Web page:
Today, I know that's not true, because when I dieted back down, I was the at the same body composition but I looked very different. Today, that journey has taught me that I need to focus on how I look and feel and I don't need to focus only on the scale going up all the time and believing that I am gaining another pound of muscle ... when I'm not.

When we tend to focus on fat loss (especially if we're focused on the scale going down) I think that this tool can be used to reflect the way you lose body fat however - be careful - it can also reflect when your body water changes. If you mostly cut out sodium or carbohydrates for a day or two, you're gonna drop some pounds. This is the intracellular, intramuscular fluid retention. Basically, you're losing water weight.

So, my suggestions is to place much more value on the three pronged approach (1) pictures, (2) measurements and also (3) the scale. The reason pictures are so important is because they don't lie. If you don't like what you see in a picture, that's on you.

It's harsh but I've had to learn this over the years. When I hired my first fitness coach in 2016 in Dallas, pictures were a huge wake up call for me and so was the act of taking my measurements.

Taking your waist measurement is something that I wish I could go back and tell my 17 year old self. Your waist should not be expanding rapidly while you're trying to add muscle. If your waist number is going up (at any point) that means you're adding an unnecessary amount of body fat.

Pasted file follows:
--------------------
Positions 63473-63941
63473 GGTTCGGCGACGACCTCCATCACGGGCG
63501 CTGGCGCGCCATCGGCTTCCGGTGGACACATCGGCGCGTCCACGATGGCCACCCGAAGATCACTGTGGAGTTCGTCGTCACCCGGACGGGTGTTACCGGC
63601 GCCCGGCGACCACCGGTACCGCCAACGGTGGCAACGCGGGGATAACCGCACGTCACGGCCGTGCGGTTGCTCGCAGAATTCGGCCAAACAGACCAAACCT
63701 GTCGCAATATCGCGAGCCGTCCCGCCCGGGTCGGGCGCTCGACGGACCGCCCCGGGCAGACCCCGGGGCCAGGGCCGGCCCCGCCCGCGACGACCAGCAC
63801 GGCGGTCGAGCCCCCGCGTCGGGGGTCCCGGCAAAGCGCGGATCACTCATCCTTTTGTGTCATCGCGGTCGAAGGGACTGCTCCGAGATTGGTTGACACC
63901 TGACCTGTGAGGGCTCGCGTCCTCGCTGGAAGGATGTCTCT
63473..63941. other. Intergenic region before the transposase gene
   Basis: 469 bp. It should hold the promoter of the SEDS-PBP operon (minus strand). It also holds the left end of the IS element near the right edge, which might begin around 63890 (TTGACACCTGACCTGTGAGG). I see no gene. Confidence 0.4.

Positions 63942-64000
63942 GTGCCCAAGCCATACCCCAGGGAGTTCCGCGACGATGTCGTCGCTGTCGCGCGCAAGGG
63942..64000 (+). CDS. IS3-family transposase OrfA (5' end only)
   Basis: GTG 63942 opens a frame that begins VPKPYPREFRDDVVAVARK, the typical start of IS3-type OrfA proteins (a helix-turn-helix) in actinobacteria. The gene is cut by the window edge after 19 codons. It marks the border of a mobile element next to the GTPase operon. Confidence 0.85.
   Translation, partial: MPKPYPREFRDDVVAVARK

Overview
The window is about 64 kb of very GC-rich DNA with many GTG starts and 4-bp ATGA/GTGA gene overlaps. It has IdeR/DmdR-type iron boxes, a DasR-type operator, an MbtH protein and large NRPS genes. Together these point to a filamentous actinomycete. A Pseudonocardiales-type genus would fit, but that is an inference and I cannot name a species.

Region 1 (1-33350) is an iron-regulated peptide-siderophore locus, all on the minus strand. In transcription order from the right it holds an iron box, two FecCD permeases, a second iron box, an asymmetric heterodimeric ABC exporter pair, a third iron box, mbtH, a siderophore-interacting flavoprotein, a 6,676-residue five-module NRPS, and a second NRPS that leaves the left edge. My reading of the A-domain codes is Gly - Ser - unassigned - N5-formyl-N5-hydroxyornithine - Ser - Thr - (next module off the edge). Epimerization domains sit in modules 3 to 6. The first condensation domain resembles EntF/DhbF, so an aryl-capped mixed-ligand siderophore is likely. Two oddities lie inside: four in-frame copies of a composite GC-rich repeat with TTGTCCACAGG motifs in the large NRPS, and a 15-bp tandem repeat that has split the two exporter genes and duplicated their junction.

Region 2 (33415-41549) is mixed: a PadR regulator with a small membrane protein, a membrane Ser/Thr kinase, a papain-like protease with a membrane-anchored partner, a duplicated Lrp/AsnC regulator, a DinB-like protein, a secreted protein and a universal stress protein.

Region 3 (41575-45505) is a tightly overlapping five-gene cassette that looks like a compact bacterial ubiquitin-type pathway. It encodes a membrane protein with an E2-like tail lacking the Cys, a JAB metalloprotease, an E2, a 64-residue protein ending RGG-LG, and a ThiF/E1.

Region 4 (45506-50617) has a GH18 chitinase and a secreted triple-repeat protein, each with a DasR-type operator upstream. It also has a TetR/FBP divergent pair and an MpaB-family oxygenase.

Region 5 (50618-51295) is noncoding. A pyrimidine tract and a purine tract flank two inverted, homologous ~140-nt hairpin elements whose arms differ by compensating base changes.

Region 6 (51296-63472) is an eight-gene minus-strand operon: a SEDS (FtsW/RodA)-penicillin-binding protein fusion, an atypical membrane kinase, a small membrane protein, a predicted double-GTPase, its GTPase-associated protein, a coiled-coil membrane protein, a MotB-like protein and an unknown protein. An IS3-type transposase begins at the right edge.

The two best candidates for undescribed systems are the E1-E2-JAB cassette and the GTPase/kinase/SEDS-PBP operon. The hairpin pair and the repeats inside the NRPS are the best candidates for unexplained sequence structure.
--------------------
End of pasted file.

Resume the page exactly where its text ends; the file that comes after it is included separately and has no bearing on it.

Understanding that body fat gain can happen rapidly and muscle gain is a slower process is key.

There is a range where your body fat can go up while you're putting on muscle but the idea of bulking by going crazy with the calories will be a short lived. You're soon going to realize that you don't like the way you look and feel and you're just going to have to diet that body fat back off. If you can keep your measurements the same and the scale goes up overtime that is ideal action in the right direction.

5. Cardio

For many years, cardio was a bad word. When you opened up a muscle magazine it would say don't do cardio! Cardio is going to interfere with your ability to add muscle. Endurance training can impact your ability to add muscle so you don't want to do endurance training.